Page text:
Organizations like UNRWA do nothing but perpetuate the paternalistic narrative that the Palestinians are nothing but victims who will not be able to make anything of themselves without the so-called charity of the world. The drawn-out refugee status of many Palestinians is also often used as a bargaining and bartering tool by Arab leaders in order to play into their own agenda and to demonize the Jewish state.

In the Palestinian Authority, civilians are given steady doses of indoctrination; Abu Mazen, better known as PA President Mahmoud Abbas, is in the tenth year of what was supposed to be a four-year term, making Palestinians in PA-controlled areas in Judea and Samaria (the West Bank) under the rule of a dictatorial kleptocracy. This excuse for a leader steals billions of unaccounted-for dollars from international funds, and sits on this pile of money while his people are left voiceless and powerless. While Israel has shown, time and again, that it is willing to make concessions and to work with the PA in order to find a peaceful solution to this drawn-out conflict, Abbas rejects all of Israel’s efforts, refusing to settle for anything less than “100%”. Mahmoud Abbas fools his people into thinking that they will one day be able to return to villages that no longer exist, which is simply an illusion and gives these people a false hope.

Although Hamas and Fatah, which controls the Palestinian Authority, are two differing organizations that actually strongly oppose each other, they both use the same tactics of indoctrination and incitement; whether they realize it or not, Hamas and Fatah are both branches of the same toxic tree, and Bassem argued that the Palestinians are arguably even worse off under Hamas’s rule than under Abbas’s. Hamas has never taken into consideration the interests of its own people, and is the sole obstacle in front of the building of Gaza into a cohesive and productive state. In school, Gazan children are fed a steady diet of hatred towards Israel, glorification of the holy war, or jihad, and belief in the destruction of the Jewish state and of the Jewish people. Hamas is building their military capabilities on the suffering of their own people, taking advantage of misguided efforts by the world to help the Palestinians by stealing international aid in order to increase their fighting power. Any normal country uses its rockets and weapons to protect its own people, while Hamas does the exact opposite, storing rockets and artillery under schools, hospitals, and homes, and severely punishing any Gazan who protests this. The people living in Gaza, particularly children, are also used as human shields for the sole purpose of putting Israel in the impossible position of having to choose between protecting its own citizens and preserving the lives of Palestinian civilians. How can an individual who is essentially used as an insurance policy for Hamas’s war against Israel feel that they are worth anything more than how their so-called government treats them?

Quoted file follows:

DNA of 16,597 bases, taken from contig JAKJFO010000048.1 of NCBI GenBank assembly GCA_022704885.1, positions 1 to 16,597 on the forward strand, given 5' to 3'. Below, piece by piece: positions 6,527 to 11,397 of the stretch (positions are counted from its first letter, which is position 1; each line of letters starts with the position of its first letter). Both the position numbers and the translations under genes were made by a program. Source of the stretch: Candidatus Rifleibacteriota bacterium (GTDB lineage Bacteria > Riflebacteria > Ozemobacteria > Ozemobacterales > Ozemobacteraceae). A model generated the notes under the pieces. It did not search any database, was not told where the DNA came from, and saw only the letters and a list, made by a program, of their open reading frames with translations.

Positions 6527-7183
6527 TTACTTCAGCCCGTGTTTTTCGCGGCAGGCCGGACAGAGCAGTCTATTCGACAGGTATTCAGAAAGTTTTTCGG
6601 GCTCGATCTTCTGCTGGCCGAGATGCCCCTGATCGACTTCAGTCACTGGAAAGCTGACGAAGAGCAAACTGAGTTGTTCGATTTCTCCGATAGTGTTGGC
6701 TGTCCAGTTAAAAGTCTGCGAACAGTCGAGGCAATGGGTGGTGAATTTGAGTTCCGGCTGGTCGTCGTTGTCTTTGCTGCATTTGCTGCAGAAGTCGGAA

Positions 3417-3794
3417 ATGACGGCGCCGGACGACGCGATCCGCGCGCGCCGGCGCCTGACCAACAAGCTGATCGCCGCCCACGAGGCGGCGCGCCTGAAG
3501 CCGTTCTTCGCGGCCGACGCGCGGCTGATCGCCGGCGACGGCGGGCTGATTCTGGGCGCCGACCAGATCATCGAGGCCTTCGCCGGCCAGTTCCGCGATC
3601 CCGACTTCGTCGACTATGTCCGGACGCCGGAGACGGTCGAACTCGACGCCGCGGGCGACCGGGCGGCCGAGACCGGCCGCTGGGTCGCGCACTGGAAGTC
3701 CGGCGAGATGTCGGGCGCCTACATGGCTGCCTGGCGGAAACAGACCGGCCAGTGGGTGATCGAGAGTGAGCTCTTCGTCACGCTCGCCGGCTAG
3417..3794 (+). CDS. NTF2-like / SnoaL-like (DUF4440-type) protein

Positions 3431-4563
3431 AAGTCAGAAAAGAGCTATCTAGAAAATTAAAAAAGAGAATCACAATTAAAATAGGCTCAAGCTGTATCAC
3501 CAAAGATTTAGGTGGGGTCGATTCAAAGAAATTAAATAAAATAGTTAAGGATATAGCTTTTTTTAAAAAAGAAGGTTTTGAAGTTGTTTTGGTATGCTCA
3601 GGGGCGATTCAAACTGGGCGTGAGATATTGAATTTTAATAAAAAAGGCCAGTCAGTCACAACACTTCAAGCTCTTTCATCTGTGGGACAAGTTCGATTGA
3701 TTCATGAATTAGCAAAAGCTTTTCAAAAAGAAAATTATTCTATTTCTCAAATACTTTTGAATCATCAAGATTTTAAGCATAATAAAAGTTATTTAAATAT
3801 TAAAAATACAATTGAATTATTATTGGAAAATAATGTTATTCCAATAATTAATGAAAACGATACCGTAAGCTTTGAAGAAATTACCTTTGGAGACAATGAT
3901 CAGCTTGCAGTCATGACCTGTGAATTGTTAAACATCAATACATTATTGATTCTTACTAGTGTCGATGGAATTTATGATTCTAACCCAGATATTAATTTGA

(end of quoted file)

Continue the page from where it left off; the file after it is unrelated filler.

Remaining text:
Bassem ended his lecture on a positive note, expressing that Arab-Israelis, many of whom, like himself, identify as Palestinian, are, fortunately, in the polar opposite situation from their brothers and sisters in the West Bank and Gaza. They are privileged to be living in Israel, a democratic society in which they have social and economic mobility, freedom of speech and religion, and in which they can build a full life for themselves and for their families. There are Arab-Israelis serving on the supreme court, in the Knesset (Israeli parliament), and who are the principals of schools and the leaders of organizations that work to bring about positive change. Bassem Eid is a perfect example of how freedom in every definition of the word is the key component to helping individuals advocate for themselves and for what they believe in, and how the current ‘Palestinian condition’ of inescapable victimhood is not inherent to identifying as a Palestinian.